Oils and Waxes for Skincare and Skincare Products

This is a listing of some of the oils and waxes used in making herbal lotions and salves and other skincare products.

There are more oils than mentioned here, but this gives you a start.


Olive Oil (Olea europaea)

  • Comes from the fruit of the olive tree.
  • Olive oil has good keeping qualities and doesn’t easily go rancid.
  • The best olive oil to use is extra virgin. It’s high in chlorophyll and an excellent solvent for the medicinal properties of herbs, therefore it has traditionally been used by herbalists for making medicinal oils.
    It has medicinal properties of its own. It is occlusive and emollient.
  • High in fatty acids and vitamin E, and packed with vitamins, minerals, and proteins.
  • Traditionally used by herbalists to make healing herbal oils.

Almond Oil (Prunus amygdalus)

  • Comes from the seed (the nut you eat).
  • Almond oil is emollient, nutritive, and skin-softening. It is rich in protein, minerals, and amino acids. It relieves itchy or inflamed skin.
    It is lighter than olive oil, therefore popular as a bath and skin oil.

Apricot Kernel Oil (Prunus armeniaca)

  • From the seed of the apricot fruit.
  • Apricot kernel oil is light and fine, good for sensitive or delicate skin. It is a skin softener, and helps heal damaged skin cells. Rich in Viatmins A and B. Can be used as a substitute for sweet almond oil.

Avocado Oil (Persea americana)

  • From the avocado fruit. Contains vitamins A, D, and E; protein, lecithin, and fatty acids. These are all helpful for dry skin or eczema.
  • Helps rebuild skin collagen and diminishes age spots.
    Useful for soothing sunburn.

Castor Oil (Ricinus communis)

  • From the seed of the castor plant fruit.
  • Humectant, soothing, emollient, and deeply penetrating.

Cocoa Butter (Theobroma cacao)

  • from the cocao bean (a seed).
  • Solid at room temperature, but melts on contact with the skin; has a lovely chocolate scent. It is very fatty and therefore it is great for dry skin, but not oily skin.
  • Soothing, emollient, and lubricating. (Don’t use as an emulsifier for salves and lotions as it liquefies when warm.)

Coconut Oil (Cocos nucifera)

  • from coconuts (seed of the coconut tree).
  • Solid at normal room temperatures, will liquefy when temperatures get to about 76-80 degrees F.
  • Moisturizing, emollient.
  • Antiviral, antibacterial, antifungal, antiparasitic.
  • Externally it increases skin cell turnover and decreases healing time; good for pregnant bellies and breasts, stretch marks, and C-section scars. (Don’t use as an emulsifier for salves and lotions as it liquefies when warm.)

Grapeseed Oil

  • Antioxidant, antibacterial, deodorizing.
  • It is very light, rapidly absorbed, and leaves no oily residue. It is good for use on oily skin.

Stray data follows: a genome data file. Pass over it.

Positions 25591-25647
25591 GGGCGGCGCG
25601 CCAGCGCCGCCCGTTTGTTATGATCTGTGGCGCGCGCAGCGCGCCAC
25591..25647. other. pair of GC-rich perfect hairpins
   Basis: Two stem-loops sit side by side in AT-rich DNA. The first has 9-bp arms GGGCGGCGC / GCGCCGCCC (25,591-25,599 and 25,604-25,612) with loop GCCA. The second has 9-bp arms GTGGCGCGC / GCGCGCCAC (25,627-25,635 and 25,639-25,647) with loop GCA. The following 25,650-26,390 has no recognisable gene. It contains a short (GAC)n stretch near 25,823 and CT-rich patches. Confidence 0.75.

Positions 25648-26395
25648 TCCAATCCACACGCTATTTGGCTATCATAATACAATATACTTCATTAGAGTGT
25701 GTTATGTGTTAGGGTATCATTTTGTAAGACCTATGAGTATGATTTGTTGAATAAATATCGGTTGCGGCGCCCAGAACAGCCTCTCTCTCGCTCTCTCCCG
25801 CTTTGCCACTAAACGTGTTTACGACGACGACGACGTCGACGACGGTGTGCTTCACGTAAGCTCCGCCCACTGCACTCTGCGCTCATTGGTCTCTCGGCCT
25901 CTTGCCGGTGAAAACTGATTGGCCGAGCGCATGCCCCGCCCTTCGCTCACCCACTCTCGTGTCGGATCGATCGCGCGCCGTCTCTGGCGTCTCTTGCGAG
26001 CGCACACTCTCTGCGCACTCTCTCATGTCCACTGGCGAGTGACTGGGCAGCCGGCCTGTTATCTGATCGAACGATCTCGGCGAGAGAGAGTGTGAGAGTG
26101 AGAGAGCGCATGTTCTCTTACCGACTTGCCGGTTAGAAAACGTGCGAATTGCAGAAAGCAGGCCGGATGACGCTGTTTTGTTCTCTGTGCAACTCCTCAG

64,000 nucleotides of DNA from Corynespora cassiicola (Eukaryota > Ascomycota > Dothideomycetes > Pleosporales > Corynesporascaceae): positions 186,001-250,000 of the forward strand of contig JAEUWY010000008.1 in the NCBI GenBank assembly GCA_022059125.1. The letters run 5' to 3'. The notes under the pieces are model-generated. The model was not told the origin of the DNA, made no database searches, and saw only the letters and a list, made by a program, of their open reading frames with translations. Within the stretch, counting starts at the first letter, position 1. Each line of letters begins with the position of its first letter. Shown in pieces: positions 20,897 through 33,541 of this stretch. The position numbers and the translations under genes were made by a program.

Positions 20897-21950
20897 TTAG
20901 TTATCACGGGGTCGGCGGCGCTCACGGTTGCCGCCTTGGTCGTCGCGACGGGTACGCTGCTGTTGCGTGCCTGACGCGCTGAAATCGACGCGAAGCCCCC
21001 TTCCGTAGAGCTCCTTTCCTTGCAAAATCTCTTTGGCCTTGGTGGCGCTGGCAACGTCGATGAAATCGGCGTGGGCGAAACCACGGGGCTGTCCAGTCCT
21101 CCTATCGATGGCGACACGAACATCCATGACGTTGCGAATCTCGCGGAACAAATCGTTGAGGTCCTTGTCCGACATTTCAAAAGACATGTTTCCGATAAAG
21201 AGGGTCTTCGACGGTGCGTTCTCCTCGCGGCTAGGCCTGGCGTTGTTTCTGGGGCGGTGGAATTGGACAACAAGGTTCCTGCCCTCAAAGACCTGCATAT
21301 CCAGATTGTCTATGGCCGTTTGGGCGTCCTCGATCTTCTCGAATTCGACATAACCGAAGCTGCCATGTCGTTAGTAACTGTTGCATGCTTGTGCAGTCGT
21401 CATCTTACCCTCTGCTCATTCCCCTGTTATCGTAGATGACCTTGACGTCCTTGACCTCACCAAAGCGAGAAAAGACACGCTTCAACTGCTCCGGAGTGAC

Hemp Seed Oil (Cannabis sativa)

  • From the seed of the plants. Emollient.

Kukui oil (Aleurites molaccana)

  • A seed oil. Easily absorbed. Emollient, soothing to irritated, sunburned, or burned skin.


  • An oil produced by sheep to protect and waterproof their fleece. Works well as a skin conditioner.
    Some people are allergic to lanolin, and some people with wool allergies may also be allergic to lanolin.
  • Lanolin can be used as an emulsifier in lotions and creams. It can hold up to 2 times its weight in water.

Sesame Oil (Sesamum indicum)

  • from sesame seeds. Occlusive and emollient, polyunsaturated. Antifungal. In Indias it’s used to cure athlete’s foot.

Sunflower Seed Oil (Helianthus annuus)

  • from sunflower seeds.
  • Lightweight, full of vitamins and minerals.
  • Good for all skin types.

Shea Butter (Butyrospermum parkii)

  • nourishing and moisturizing. Good for sensitive skin.

Walnut Oil (Juglans regia)

  • From the nut of the walnut tree.
  • The oil contains minerals and is emollient and vulnerary.



  • A by-product from bees.
  • Contains tiny amounts of pollen, propolis, and honey.
  • Holds fatty oils in emulsion in salves, creams, and lotions.
  • It is an emulsifier and skin softener. It does not clog pores. Has melting point of about 144O.

Candelilla wax (Euphorbia cerifera)

  • A vegetable wax.
  • Used as a substitute for beeswax in cosmetics and candle-making.
  • Derived from flakey residue on stems of candelilla plant that grows in American Southwest.
  • Has melting point of about 155-165O.

Carnauba wax (Copernicia cerifera)

  • A vegetable wax derived from the Carnauba palm of Northern Brazil.
  • Hardest of the natural waxes. Has melting point of about 172-181O.
  • When using carnauba wax in place of beeswax, always use less carnauba wax than the amount of beeswax called for.
    Start with an amount of carnauba ¼ that of beeswax, and gradually increase until desired consistency is reached.
    You’ll probably use about ½ the amount of carnauba as of beeswax.

Jojoba (Simmondia chinensis)

  • a wax ester extracted from the seeds of a native cactus that grows in the American Southwest and Mexico. It appears to be a viscous oil, but is actually a wax.
  • Contains protein, minerals, and a waxy substance similar to collagen.
  • Lubricant, cleanser, moisturizer; reduces wrinkles and stretch marks, helps lighten and heal scars.
  • Helps protect agains UV rays.
  • Antioxidant, antimicrobial, anti-inflammatory, emollient.
  • Similar in chemistry to sebum, skin’s natural moisturizer.
  • Conditions and softens skin and hair.
  • Good for dry, chapped skin and as a nail and cuticle conditioner.
  • Doesn’t clog pores. Non-toxic, non-allergenic.
  • It’s an emulsifier.
  • The oil is similar to, and has replaced, sperm whale oil

2 thoughts on “Oils and Waxes for Skincare and Skincare Products

    • Hi, I do offer a few classes for making body care products. I don’t teach how to make actual make-up.

      What are you looking for specifically, and where are you located?

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